Federally insured U.S. banks made more than $28 billion in additional profits in 2018 thanks to the Republican tax-cut law enacted at the start of the year, according to data released Thursday.
The Federal Deposit Insurance Corporation (FDIC) revealed that the nation’s 5,406 federally insured banks reeled in $236.7 billion in profits last year, according to the agency’s quarterly banking profile
Yearly profits increased increased $72. 4 billion from 2017, and the rise includes $28.8 billion more than banks would have kept under the previous tax regime. Bank profits in the fourth quarter of 2018 rose to $59 billion, an $8.1 billion increase from the same period in 2017.
The Republican tax-cut bill reduced the corporate income tax rate to 21 percent from 35 percent. The bill’s supporters said the corporate tax cut would fuel the U.S. economy, while Democrats panned it as a handout to wealthy elites.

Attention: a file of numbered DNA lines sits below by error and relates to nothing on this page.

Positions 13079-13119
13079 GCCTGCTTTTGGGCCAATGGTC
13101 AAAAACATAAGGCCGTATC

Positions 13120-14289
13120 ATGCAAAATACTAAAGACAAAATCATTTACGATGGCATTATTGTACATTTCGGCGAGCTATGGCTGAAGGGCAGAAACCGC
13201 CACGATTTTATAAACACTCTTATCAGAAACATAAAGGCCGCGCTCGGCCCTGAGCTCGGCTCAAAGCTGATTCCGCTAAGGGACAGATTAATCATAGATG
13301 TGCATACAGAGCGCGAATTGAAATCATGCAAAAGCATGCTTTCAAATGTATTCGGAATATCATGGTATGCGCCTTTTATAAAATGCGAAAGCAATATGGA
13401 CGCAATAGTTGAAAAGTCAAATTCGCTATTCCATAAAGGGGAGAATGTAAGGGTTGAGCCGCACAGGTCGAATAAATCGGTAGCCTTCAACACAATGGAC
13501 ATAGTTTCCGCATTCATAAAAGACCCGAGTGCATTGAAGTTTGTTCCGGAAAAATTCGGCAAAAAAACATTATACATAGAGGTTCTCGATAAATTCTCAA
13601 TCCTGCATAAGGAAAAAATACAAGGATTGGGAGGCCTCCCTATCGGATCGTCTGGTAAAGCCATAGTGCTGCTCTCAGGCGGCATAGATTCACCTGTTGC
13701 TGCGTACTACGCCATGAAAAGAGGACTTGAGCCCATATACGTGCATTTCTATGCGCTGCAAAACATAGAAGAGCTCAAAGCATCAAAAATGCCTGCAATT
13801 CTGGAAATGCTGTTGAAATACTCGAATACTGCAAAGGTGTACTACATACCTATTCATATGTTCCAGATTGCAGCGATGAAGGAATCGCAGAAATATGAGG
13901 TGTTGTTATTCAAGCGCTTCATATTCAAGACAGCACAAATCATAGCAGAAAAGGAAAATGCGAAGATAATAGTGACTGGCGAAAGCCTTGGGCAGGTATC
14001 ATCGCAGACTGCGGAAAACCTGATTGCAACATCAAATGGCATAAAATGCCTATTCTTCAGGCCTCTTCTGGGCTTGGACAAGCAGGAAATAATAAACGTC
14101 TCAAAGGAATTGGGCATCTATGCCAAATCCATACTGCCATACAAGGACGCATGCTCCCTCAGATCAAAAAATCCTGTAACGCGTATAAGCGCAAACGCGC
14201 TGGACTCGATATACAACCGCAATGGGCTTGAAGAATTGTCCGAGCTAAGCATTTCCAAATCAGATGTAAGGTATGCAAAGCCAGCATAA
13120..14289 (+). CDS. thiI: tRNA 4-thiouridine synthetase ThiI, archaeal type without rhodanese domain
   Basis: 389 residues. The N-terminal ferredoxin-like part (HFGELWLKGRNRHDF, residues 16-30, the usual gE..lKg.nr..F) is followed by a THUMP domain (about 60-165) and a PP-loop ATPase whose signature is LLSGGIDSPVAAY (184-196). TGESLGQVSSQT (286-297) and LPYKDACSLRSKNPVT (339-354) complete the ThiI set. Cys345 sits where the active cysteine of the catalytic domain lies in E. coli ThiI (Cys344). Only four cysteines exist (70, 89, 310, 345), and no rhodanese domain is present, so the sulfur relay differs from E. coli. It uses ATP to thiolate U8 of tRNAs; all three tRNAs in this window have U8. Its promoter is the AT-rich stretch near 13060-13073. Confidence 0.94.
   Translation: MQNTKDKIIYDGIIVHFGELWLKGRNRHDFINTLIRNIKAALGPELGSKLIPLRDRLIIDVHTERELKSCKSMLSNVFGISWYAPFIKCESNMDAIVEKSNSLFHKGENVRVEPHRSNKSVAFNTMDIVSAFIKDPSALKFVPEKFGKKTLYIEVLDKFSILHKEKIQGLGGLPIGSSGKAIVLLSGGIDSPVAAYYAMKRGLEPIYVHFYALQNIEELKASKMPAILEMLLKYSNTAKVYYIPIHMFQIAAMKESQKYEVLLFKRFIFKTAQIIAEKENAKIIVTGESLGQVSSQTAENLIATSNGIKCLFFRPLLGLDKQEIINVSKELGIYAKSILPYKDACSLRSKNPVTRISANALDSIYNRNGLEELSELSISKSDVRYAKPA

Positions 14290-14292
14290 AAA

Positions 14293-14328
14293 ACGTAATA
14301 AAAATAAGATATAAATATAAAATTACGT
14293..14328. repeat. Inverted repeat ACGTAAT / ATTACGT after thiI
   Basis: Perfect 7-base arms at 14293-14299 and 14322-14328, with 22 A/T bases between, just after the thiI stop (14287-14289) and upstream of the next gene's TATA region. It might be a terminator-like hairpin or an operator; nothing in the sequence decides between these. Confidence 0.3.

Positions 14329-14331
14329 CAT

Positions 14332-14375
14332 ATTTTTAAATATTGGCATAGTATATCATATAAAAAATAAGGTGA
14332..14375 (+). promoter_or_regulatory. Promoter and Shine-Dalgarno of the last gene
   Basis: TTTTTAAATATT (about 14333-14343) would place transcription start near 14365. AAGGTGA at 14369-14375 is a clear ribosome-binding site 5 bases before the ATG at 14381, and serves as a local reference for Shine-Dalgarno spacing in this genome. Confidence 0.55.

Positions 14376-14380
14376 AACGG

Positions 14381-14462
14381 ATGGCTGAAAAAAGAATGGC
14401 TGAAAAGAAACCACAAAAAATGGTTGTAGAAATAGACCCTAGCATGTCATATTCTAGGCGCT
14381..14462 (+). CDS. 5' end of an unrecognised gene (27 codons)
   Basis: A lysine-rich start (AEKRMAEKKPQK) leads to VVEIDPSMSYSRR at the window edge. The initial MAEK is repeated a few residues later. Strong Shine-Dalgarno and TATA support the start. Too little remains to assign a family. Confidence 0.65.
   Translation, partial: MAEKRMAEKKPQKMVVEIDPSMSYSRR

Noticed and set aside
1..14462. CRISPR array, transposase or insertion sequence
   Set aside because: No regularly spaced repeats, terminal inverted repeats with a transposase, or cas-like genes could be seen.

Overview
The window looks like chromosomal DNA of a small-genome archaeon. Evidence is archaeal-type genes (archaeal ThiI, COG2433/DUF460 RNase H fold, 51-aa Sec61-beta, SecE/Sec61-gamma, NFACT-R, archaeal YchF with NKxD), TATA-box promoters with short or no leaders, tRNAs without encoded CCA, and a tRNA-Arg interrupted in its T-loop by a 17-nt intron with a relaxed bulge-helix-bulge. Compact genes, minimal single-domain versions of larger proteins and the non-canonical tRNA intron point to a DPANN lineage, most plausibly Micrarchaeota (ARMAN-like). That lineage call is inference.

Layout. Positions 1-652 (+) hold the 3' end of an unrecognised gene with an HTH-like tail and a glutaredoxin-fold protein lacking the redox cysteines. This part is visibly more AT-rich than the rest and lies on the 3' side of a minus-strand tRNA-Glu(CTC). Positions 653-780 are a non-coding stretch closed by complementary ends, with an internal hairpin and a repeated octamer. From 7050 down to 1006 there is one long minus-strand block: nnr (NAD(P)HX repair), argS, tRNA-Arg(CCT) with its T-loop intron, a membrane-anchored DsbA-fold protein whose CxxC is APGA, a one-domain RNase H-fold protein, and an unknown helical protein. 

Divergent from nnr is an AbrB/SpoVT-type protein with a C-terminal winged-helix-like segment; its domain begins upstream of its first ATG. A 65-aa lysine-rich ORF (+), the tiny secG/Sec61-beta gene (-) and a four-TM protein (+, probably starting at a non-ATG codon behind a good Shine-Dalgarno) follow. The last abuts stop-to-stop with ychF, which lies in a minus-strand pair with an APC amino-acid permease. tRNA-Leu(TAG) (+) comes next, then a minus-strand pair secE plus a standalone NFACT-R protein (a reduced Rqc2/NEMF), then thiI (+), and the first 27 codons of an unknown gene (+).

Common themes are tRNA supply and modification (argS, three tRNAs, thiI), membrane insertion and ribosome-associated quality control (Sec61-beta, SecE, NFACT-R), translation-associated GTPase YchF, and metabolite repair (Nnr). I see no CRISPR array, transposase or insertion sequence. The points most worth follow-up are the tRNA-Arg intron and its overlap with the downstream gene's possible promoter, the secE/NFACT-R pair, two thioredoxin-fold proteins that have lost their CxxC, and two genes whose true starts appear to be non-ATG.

U.S. banks would have made an estimated $207.9 billion in profits in the 2018 and $50.3 billion in the fourth quarter without the benefits of a corporate tax cut.
The sharp increase in profits was but one part of a strong year for U.S. banks, which have benefited from solid economic growth, consistent consumer spending and economic stimulus from the tax bill.
The percentage of unprofitable banks fell to 6.5 percent from 16.6 percent in 2017, and not one U.S. bank failed in 2018, the first year without a collapse since 2006.